Fewer Mountaintops, More Birth Defects

nrdc_media/<a href="http://www.flickr.com/photos/nrdc_media/2964379829/">Flickr</a>


A new study linking Appalachian mountaintop removal mining to birth defects offers compelling new evidence of the practice’s impact on human health. The data could spell bad news for coal companies that have resisted efforts by President Obama’s Environmental Protection Agency and others to curtail the controversial mining method.

In mountaintop removal mining, companies like Massey Energy (now owned by Alpha Natural Resources) blast apart peaks to get to the coal inside without the need for much manpower. Before demolition, the mountains are stripped of their forests. (A 2003 EPA report (PDF) projected a loss of 1.4 million acres of trees if the mining continued unabated.) Then, dynamite-powered explosions produce waste that’s dumped in valley streams and poisons drinking water in nearby communities.

So it’s no surprise that the practice has long been criticized for its environmental impacts. But the new study “offers one of the first indications that health problems are disproportionately concentrated” in mining areas, West Virginia University associate professor and report coauthor Michael Hendryx said in a statement.

Researchers at Washington State University and WVU pored over nearly 2 million central Appalachia birth records from 1996 to 2003. Their findings are disturbing: Kids born near mountaintop mining operations suffered higher rates of a bevy of birth defects, including central nervous system, musculoskeletal, urogenital and circulatory and respiratory problems.

Still, many politicians in DC and central Appalachia won’t let mountaintop removal mining die without a fight. In West Virginia, where coal brings billions of dollars to the state’s economy, Democratic acting Gov. Earl Ray Tomblin has defended the industry against environmentalists while lashing out at the EPA. And in Kentucky, whose economy also benefits greatly from coal mining, Democratic Gov. Steve Beshear humored anti-mining activists who staged a sit-in at his office but remains a supporter of mountaintop removal. Both politicians continue to take heat for their stance, most recently during efforts to defend West Virginia’s Blair Mountain. The results of the birth defects study could increase that pressure.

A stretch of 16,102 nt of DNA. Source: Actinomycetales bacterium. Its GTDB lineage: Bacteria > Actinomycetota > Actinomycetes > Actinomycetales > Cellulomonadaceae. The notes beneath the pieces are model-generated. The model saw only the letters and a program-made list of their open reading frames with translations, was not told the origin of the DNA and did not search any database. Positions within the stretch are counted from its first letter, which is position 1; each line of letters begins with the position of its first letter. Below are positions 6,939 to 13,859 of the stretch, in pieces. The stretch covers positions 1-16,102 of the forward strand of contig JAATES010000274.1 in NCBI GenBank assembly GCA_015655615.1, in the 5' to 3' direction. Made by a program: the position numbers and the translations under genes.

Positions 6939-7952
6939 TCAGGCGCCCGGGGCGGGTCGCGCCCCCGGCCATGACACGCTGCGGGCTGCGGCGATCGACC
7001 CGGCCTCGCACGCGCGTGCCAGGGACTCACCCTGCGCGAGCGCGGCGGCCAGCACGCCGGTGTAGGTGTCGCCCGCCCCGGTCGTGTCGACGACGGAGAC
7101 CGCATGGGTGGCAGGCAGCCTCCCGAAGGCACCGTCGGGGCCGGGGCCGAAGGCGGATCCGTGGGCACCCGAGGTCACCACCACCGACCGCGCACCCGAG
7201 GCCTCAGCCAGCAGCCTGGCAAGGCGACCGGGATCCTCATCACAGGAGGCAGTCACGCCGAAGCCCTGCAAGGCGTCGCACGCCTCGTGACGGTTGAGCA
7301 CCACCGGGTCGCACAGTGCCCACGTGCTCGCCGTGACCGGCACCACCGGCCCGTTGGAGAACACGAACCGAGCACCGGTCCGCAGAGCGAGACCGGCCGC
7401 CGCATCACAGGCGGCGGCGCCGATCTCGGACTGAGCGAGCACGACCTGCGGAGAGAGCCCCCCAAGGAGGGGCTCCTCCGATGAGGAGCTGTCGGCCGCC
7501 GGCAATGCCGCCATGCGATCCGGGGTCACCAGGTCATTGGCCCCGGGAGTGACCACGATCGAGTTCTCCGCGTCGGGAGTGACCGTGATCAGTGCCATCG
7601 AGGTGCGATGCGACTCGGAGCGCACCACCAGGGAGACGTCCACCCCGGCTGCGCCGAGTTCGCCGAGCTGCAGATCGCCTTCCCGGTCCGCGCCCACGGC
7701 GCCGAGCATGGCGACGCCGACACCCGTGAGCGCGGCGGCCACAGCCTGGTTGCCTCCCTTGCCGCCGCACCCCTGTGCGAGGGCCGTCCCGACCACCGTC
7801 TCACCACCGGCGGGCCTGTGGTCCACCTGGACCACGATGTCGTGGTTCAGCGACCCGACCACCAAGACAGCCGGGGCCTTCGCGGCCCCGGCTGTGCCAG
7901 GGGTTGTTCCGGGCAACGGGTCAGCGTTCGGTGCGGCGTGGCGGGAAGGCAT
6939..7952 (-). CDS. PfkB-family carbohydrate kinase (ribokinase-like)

MORE HARD-HITTING JOURNALISM

In 2014, before Donald Trump announced his run for president, we knew we had to do something different to address the fundamental challenge facing journalism: how hard-hitting reporting that can hold the powerful accountable can survive as the bottom falls out of the news business.

Being a nonprofit, we started planning The Moment for Mother Jones, a special campaign to raise $25 million for key investments to make Mother Jones the strongest watchdog it can be. Five years later, readers have stepped up and contributed an astonishing $23 million in gifts and future pledges. This is an incredible statement from the Mother Jones community in the face of huge threats—both economic and political—against the free press.

Read more about The Moment and see what we've been able to accomplish thanks to readers' incredible generosity so far, and please join them today. Your gift will be matched dollar for dollar, up to $500,000 total, during this critical moment for journalism.

We Recommend

Latest

Sign up for our newsletters

Subscribe and we'll send Mother Jones straight to your inbox.

Get our award-winning magazine

Save big on a full year of investigations, ideas, and insights.

Subscribe

Support our journalism

Help Mother Jones' reporters dig deep with a tax-deductible donation.

Donate

We have a new comment system! We are now using Coral, from Vox Media, for comments on all new articles. We'd love your feedback.